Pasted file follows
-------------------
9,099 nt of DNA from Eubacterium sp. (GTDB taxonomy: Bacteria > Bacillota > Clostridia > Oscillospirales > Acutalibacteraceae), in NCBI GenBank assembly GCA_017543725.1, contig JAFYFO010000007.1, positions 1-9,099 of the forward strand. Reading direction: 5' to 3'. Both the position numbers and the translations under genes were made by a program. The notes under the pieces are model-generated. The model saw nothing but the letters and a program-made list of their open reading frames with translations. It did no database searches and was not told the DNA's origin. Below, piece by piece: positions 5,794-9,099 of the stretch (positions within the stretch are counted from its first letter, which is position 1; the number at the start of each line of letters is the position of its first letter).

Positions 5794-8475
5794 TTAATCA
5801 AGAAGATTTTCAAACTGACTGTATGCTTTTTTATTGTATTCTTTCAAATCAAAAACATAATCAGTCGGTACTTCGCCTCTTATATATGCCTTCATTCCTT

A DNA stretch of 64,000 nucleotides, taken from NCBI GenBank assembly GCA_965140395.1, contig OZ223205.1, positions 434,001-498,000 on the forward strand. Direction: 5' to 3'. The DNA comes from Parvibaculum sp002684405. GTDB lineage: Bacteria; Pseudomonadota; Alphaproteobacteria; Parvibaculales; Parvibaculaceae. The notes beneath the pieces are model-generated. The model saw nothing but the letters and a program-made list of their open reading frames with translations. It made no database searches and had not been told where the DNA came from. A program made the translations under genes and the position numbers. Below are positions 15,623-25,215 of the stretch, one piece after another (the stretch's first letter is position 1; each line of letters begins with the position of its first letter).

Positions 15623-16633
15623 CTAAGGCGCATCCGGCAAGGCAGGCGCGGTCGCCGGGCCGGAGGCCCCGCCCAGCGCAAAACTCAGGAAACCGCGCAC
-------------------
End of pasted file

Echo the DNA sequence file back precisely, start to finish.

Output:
9,099 nt of DNA from Eubacterium sp. (GTDB taxonomy: Bacteria > Bacillota > Clostridia > Oscillospirales > Acutalibacteraceae), in NCBI GenBank assembly GCA_017543725.1, contig JAFYFO010000007.1, positions 1-9,099 of the forward strand. Reading direction: 5' to 3'. Both the position numbers and the translations under genes were made by a program. The notes under the pieces are model-generated. The model saw nothing but the letters and a program-made list of their open reading frames with translations. It did no database searches and was not told the DNA's origin. Below, piece by piece: positions 5,794-9,099 of the stretch (positions within the stretch are counted from its first letter, which is position 1; the number at the start of each line of letters is the position of its first letter).

Positions 5794-8475
5794 TTAATCA
5801 AGAAGATTTTCAAACTGACTGTATGCTTTTTTATTGTATTCTTTCAAATCAAAAACATAATCAGTCGGTACTTCGCCTCTTATATATGCCTTCATTCCTT

A DNA stretch of 64,000 nucleotides, taken from NCBI GenBank assembly GCA_965140395.1, contig OZ223205.1, positions 434,001-498,000 on the forward strand. Direction: 5' to 3'. The DNA comes from Parvibaculum sp002684405. GTDB lineage: Bacteria; Pseudomonadota; Alphaproteobacteria; Parvibaculales; Parvibaculaceae. The notes beneath the pieces are model-generated. The model saw nothing but the letters and a program-made list of their open reading frames with translations. It made no database searches and had not been told where the DNA came from. A program made the translations under genes and the position numbers. Below are positions 15,623-25,215 of the stretch, one piece after another (the stretch's first letter is position 1; each line of letters begins with the position of its first letter).

Positions 15623-16633
15623 CTAAGGCGCATCCGGCAAGGCAGGCGCGGTCGCCGGGCCGGAGGCCCCGCCCAGCGCAAAACTCAGGAAACCGCGCAC